The triggers of low back pain include combination of overuse, muscle strain, or injury to the muscles and ligaments that support the spine. It is rare that low back pain is caused by illness or spinal deformity. There are quite a few other common potential sources and causes of back pain including spinal disc herniation and degenerative disc disease or isthmic spondylolisthesis, osteoarthritis (degenerative joint disease) and spinal stenosis, trauma, cancer, infection, fractures, and inflammatory disease.
Radicular pain also known as sciatica is distinguished from ‘non-specific’ back pain. This may be detected without invasive diagnostic tests.
A risk factor increases your chances of having back pain. More risk factors indicate higher chance of having back pain.
Risk factors that you cannot alter include:
Being middle-aged (risk drops after age 65)
Having a family history of back pain
Previous back injury
Being pregnant a woman’s back becomes significantly stressed by carrying a baby
Having had compression fractures of the spine
Previous back surgery
Spine problems since birth (congenital spine problems)
Risk factors that you can alter with lifestyle changes or medical treatment include:
Not getting regular exercise
Doing a job or other activity that requires prolonged sitting
Lifting heavy objects
Bending or twisting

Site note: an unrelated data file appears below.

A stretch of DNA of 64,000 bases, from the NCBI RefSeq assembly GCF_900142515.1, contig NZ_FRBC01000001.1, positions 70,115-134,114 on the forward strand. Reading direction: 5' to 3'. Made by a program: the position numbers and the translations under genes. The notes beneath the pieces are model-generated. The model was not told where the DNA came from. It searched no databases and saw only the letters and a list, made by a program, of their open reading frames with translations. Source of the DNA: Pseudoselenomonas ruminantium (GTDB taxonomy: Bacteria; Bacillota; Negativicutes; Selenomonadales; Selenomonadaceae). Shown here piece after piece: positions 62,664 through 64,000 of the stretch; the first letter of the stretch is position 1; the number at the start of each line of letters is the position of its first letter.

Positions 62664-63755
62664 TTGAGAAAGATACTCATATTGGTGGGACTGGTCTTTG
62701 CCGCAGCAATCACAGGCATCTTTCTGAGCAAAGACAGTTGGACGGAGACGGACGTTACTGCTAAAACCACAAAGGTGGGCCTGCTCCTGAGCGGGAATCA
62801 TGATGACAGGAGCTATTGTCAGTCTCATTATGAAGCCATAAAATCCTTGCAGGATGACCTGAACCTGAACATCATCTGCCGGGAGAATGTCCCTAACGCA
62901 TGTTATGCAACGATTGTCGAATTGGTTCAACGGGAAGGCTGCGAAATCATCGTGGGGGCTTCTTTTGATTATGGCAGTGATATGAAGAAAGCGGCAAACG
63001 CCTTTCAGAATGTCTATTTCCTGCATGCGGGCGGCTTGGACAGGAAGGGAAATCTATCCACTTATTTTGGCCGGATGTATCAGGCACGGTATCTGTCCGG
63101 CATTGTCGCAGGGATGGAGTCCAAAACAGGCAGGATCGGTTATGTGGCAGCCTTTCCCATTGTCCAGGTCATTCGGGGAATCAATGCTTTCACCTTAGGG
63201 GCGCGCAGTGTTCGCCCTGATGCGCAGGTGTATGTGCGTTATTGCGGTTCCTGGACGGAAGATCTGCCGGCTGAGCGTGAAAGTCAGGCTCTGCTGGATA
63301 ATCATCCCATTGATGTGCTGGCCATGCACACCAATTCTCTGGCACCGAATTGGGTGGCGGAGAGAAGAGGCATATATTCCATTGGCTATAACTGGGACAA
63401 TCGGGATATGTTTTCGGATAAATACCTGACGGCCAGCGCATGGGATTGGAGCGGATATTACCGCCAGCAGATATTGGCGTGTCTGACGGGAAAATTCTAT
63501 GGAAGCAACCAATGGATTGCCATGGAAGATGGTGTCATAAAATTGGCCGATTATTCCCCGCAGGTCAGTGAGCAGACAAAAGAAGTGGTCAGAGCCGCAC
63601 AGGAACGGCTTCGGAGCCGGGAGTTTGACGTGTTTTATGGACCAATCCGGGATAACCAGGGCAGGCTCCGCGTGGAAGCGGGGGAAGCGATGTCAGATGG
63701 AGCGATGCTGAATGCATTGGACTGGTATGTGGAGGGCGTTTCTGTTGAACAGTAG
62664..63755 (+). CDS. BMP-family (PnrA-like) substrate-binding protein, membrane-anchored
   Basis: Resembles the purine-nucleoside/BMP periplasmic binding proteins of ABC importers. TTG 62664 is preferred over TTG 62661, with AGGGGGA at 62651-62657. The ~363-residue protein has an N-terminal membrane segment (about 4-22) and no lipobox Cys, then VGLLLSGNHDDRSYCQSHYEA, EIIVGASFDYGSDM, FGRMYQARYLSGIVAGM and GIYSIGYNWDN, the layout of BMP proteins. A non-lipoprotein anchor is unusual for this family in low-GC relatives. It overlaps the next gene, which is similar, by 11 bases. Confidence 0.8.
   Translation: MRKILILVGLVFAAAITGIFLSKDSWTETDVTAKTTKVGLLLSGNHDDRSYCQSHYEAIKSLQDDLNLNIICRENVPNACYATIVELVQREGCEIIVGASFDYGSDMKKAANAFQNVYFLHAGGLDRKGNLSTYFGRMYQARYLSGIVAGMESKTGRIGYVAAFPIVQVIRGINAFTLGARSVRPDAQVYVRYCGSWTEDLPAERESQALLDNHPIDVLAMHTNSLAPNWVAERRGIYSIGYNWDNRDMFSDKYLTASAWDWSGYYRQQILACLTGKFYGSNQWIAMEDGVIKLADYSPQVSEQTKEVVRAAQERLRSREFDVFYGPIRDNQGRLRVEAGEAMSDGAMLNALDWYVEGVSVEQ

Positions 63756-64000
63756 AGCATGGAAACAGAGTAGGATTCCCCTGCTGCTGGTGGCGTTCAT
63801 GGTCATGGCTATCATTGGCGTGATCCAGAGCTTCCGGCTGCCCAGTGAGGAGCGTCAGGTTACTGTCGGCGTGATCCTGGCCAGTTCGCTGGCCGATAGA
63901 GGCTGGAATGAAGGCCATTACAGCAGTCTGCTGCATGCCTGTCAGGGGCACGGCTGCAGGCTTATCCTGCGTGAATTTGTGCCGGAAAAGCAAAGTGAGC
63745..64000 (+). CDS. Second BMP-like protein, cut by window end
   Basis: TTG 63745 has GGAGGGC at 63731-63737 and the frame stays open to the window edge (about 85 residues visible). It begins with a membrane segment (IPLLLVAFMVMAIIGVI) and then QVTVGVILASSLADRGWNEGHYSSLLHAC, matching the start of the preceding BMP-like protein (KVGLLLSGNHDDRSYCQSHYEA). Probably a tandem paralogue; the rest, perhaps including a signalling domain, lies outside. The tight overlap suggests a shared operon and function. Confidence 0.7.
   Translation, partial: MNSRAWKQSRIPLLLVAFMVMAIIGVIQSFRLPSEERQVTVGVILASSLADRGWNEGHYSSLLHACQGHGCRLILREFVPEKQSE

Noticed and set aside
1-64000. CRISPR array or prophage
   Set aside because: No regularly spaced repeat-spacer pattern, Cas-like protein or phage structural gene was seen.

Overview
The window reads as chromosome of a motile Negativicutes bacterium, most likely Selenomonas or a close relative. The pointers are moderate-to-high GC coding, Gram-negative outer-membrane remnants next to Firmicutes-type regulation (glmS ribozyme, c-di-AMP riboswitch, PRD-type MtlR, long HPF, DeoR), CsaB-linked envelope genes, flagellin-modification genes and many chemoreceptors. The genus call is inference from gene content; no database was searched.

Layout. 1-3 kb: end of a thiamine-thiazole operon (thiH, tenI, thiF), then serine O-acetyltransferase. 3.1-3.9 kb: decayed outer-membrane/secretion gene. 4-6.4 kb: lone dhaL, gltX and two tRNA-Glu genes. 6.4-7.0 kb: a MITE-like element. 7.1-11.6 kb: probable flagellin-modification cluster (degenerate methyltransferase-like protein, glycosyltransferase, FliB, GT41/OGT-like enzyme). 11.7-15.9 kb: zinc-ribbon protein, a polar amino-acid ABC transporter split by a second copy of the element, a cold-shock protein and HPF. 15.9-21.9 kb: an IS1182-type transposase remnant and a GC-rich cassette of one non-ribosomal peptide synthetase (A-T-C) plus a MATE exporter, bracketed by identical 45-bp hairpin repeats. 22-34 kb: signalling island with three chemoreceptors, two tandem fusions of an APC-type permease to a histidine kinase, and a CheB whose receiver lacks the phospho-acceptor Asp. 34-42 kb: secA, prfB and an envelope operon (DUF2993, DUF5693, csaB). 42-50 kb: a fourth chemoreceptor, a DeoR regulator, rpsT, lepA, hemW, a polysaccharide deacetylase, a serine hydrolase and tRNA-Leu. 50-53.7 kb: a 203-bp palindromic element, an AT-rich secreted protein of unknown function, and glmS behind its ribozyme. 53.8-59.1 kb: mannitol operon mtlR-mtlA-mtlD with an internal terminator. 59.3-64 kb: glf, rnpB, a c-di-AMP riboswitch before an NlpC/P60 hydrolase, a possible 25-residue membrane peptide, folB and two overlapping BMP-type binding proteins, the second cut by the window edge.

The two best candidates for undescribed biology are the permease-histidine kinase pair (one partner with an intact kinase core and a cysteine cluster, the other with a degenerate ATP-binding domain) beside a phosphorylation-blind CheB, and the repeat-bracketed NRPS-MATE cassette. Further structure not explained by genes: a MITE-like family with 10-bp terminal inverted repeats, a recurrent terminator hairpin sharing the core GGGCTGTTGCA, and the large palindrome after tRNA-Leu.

Repetitive motions, or constant vibration, like using a jackhammer or driving certain types of heavy equipment
Smoking: Smokers are more susceptible than nonsmokers to have low back pain
Being overweight: Excess body weight, especially around the waist, may put pressure on your back. But this is yet to prove. But being overweight often also indicates poor physical condition, with weaker muscles and less flexibility. These can cause low back pain.
Having poor posture is another risk factor. Slumping or slouching alone may not cause low back pain, but after the back has been stressed or injured, bad posture can worsen the situation.
Stress and other emotional factors are believed to play a prominent role in causing low back pain, especially chronic low back pain. Many people unconsciously stiffen their back muscles being under stress.
Long term use of medications that weaken bones, such as corticosteroids
Heat therapy is important to relieve back spasms or other conditions. A meta-analysis of studies by the Cochrane Collaboration opined that heat therapy can lessen symptoms of severe and sub-acute low-back pain. In case of some patients moist heat works excellently (e.g. a hot bath or whirlpool) or continuous low-level heat (e.g. a heat wrap that stays warm for 4 to 6 hours). Cold compression therapy (e.g. ice or cold pack application) may be useful at relieving back pain in some cases.
Use of medications, like muscle relaxant, opioids, non-steroidal anti-inflammatory drugs (NSAIDs/NSAIAs) or paracetamol (acetaminophen), is also considered. A meta-analysis of randomized controlled trials by the Cochrane Collaboration found that there are inadequate clinical trials to decide if injection therapy, usually with corticosteroids, helps in cases of low back pain. But a study of intramuscular corticosteroids found no profit.
Massage therapy under the supervision of an experienced therapist, can provide temporary respite. Acupressure or pressure point massage may be more helpful than typical (Swedish) massage.